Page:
Quotes on Kyoto Protocol

"Estimates of the effect of the original 5.2% cut in Annex I emissions were that they would, if the science is accepted, shave about 0.2 degrees off a 'most likely' warming of about 2 degrees over the next 100 years if CO2 levels doubled---or slow the reaching of that target by five or six years. And it would have made little or no difference for the best part of a century. For that result, 1-3% per annum would have been shaved off the GDP of Annex I Parties (perhaps $250-500 per capita per annum)."

Aynsley Kellow
Lavoisier Group Conference, Melbourne
September 11, 2001
Library Topic
Library Topic: Kyoto Protocol

"Several lessons are there to be drawn from Kyoto. One is that there are inherent dangers in employing the precautionary principle in such a regulatory regime, since it encourages regulatory ambition when there is still so much uncertainty in the factors upon which a regulatory regime must depend. This makes agreement on such complex issues unlikely.

But perhaps the most important lesson to be drawn from the Kyoto Process is that interests have to be respected more if we wish to develop detailed, workable international instruments. Where interests are important, attempts to impose normative and scientific imperatives appear unlikely to succeed."

Aynsley Kellow
Lavoisier Group Conference, Melbourne
September 11, 2001
Library Topic
Library Topic: Kyoto Protocol

"The net global cost of the Kyoto Protocol is $716 billion in present value, (b) the United States bears almost two-thirds of the global cost; and (c) the benefit-cost ratio of the Kyoto Protocol is 1/7. Additionally, the emissions strategy is highly cost ineffective, with the global temperature reduction achieved at a cost almost 8 times the cost of a strategy which is cost-effective in terms of 'where' and 'when' efficiency. These conclusions assume that trading in carbon permits is allowed among Annex I countries."

William D. Nordhaus
Joseph G. Boyer
Yale University
February 8, 1999
Library Topic
Library Topic: Kyoto Protocol

"Now, therefore, be it resolved, That it is the sense of the Senate that--

(1) the United States should not be a signatory to any protocol to, or other agreement regarding, the United Nations Framework Convention on Climate Change of 1992, at negotiations in Kyoto in December 1997, or thereafter, which would--

(A) mandate new commitments to limit or reduce greenhouse gas emissions for the Annex I Parties, unless the protocol or other agreement also mandates new specific scheduled commitments to limit or reduce greenhouse gas emissions for Developing Country Parties within the same compliance period, or

(B) would result in serious harm to the economy of the United States; and

(2) any such protocol or other agreement which would require the advice and consent of the Senate to ratification should be accompanied by a detailed explanation of any legislation or regulatory actions that may be required to implement the protocol or other agreement and should also be accompanied by an analysis of the detailed financial costs and other impacts on the economy of the United States which would be incurred by the implementation of the protocol or other agreement."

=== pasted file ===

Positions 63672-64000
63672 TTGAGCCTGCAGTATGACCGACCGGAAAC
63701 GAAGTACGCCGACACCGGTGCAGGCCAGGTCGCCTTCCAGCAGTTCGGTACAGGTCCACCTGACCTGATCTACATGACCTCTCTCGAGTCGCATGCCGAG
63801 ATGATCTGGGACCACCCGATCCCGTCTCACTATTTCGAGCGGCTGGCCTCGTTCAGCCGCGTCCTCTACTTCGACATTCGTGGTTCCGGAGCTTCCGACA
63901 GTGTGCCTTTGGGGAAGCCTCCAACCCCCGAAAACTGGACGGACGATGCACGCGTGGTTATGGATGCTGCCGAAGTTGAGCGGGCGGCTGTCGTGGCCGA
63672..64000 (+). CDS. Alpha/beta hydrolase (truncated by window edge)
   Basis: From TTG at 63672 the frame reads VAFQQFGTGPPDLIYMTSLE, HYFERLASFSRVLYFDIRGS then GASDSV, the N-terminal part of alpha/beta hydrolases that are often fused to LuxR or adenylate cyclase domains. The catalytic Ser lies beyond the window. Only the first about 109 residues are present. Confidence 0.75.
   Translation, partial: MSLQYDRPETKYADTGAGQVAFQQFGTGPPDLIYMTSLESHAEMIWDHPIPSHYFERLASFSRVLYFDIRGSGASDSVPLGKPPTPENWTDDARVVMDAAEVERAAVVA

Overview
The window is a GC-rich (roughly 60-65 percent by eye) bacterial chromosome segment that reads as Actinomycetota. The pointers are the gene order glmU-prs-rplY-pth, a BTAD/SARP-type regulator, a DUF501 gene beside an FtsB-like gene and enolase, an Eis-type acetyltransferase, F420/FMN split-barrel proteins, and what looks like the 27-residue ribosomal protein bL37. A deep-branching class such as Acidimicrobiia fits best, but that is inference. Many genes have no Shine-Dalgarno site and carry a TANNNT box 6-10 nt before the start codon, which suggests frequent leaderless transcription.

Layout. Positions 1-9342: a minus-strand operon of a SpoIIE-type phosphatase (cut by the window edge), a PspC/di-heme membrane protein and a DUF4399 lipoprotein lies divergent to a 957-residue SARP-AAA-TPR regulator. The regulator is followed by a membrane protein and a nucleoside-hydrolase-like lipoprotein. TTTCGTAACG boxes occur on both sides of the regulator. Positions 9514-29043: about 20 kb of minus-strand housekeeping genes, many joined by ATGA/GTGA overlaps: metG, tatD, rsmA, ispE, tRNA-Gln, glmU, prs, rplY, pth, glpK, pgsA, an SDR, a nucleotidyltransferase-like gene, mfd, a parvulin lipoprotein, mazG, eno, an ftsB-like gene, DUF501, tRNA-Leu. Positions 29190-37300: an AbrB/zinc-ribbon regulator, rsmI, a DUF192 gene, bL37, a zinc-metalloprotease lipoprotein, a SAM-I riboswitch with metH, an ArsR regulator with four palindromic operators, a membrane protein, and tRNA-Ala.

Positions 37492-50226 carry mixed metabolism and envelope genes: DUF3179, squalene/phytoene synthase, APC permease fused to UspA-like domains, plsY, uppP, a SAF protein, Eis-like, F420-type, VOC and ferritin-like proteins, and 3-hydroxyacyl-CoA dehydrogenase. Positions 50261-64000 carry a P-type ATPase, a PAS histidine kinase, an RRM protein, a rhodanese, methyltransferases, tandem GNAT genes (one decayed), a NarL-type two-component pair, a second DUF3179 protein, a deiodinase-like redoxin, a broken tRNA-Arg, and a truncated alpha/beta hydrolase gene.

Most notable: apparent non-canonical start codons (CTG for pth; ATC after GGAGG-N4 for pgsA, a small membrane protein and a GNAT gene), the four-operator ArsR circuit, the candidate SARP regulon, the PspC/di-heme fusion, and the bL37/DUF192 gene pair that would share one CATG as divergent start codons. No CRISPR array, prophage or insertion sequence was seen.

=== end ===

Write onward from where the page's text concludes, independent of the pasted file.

Senator Robert C. Byrd
Senator Chuck Hagel
1st Session
105th Congress
1998
Library Topic
Library Topic: Kyoto Protocol

"So what do I mean by 'the Kyoto Process?'...

The [Kyoto Process] has been 'codified' by Brenton, in his book The Greening of Machiavelli, and contains four features:

The use of toe-in-the door negotiating techniques, which involve little substantive content but are open-ended and allow for the development of more meaningful commitments subsequently (i.e. the Framework Convention on Climate Change). Reliance upon a scientific consensus to produce agreement (the Intergovernmental Panel on Climate Change). Reliance upon strong normative injunctions to 'save the planet' which negotiators find difficult to resist (German newspapers calling George W. Bush a 'climate killer'; the Scottish leader of the Liberal Democrats calling him a mass murderer; talk of a 'holocaust' from the Nauru Premier). The activities of non-governmental actors in putting pressure on reluctant Parties---often in fact combining points 2 and 3 in an eco-centric moral discourse, such as Greenpeace's sworn allegiance to 'The Laws of Nature' which it places above the laws of man. This activity is important because the UN is prevented by the Charter from engaging in the domestic politics of its members, but NGOs can exert pressure on governments in favour of UN proposals.

The above elements were all there with Kyoto, and there by deliberate design. But they failed to deliver the goods."

Aynsley Kellow
Lavoisier Group Conference, Melbourne
September 11, 2001
Library Topic
Library Topic: Kyoto Protocol
Library Topic
Library Topic: Kyoto Protocol

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Quote Page

Quotes on the Kyoto Protocol from the leading experts, scientists, and politicians regarding the failures and successes of the agreements.

Commentary or Blog Post

For developing countries, it may prove a rather attractive package with its shiny paper of guaranteed economic growth and its ribbons of exciting new technology, perhaps more enticing than the European offering of mandatory targets and sanctions.

Developing countries, such as China and India, were not required to reduce emissions under the Kyoto Protocol. In preparation for the 2009 Climate Change Conference in Copenhagen, the EU is now pressuring those growing economies to reduce their emissions.